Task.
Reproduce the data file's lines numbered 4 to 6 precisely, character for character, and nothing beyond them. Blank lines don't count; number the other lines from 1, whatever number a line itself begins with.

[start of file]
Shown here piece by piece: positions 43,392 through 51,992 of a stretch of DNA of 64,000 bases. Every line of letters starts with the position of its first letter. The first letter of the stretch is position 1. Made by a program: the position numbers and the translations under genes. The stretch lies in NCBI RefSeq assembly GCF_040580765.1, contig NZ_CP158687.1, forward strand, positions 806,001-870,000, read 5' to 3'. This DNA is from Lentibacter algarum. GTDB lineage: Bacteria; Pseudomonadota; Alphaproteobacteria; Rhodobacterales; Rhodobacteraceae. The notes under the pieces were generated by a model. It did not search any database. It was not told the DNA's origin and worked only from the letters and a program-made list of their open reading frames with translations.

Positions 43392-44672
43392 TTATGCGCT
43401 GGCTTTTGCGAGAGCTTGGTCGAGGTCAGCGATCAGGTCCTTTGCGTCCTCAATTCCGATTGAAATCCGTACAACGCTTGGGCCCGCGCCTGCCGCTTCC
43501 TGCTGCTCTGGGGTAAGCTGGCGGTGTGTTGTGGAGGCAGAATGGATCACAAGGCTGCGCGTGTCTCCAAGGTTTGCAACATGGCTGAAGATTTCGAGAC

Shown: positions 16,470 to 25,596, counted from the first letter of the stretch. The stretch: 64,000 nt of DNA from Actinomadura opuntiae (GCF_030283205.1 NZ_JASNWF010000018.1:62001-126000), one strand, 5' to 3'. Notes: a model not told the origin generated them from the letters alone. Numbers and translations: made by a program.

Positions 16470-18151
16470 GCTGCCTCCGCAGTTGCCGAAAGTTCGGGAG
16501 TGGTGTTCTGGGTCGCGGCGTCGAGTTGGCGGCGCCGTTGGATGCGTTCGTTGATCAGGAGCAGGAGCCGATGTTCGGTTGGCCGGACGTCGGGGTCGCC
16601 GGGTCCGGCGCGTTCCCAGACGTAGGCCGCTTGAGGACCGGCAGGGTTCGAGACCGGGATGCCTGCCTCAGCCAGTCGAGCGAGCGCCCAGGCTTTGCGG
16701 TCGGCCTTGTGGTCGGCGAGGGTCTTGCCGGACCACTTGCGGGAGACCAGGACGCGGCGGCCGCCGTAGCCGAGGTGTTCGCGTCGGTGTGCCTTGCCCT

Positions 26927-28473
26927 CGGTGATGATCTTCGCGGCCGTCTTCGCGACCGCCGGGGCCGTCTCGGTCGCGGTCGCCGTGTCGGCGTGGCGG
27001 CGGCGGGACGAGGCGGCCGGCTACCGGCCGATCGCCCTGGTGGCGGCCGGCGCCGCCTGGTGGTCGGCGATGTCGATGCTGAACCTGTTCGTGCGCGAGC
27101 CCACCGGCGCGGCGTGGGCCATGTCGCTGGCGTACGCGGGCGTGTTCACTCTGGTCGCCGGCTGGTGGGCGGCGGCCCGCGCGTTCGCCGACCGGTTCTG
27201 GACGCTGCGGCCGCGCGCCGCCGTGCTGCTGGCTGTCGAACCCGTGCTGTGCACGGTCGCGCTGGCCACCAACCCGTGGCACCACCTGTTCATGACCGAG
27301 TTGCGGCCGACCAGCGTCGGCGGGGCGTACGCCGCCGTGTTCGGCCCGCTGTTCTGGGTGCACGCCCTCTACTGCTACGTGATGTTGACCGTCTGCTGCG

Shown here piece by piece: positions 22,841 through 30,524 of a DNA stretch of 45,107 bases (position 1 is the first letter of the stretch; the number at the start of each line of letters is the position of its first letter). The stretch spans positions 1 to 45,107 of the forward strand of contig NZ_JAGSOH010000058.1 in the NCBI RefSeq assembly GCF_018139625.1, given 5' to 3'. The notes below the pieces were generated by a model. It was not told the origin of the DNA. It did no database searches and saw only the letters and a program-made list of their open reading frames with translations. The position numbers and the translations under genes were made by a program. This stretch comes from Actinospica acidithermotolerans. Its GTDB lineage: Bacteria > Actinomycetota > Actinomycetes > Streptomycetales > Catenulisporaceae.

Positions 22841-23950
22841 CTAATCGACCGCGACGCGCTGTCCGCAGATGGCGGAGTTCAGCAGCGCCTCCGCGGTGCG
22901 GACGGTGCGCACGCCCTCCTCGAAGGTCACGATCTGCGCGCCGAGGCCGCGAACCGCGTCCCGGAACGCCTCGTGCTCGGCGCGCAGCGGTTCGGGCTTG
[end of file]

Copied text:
43401 GGCTTTTGCGAGAGCTTGGTCGAGGTCAGCGATCAGGTCCTTTGCGTCCTCAATTCCGATTGAAATCCGTACAACGCTTGGGCCCGCGCCTGCCGCTTCC
43501 TGCTGCTCTGGGGTAAGCTGGCGGTGTGTTGTGGAGGCAGAATGGATCACAAGGCTGCGCGTGTCTCCAAGGTTTGCAACATGGCTGAAGATTTCGAGAC

Shown: positions 16,470 to 25,596, counted from the first letter of the stretch. The stretch: 64,000 nt of DNA from Actinomadura opuntiae (GCF_030283205.1 NZ_JASNWF010000018.1:62001-126000), one strand, 5' to 3'. Notes: a model not told the origin generated them from the letters alone. Numbers and translations: made by a program.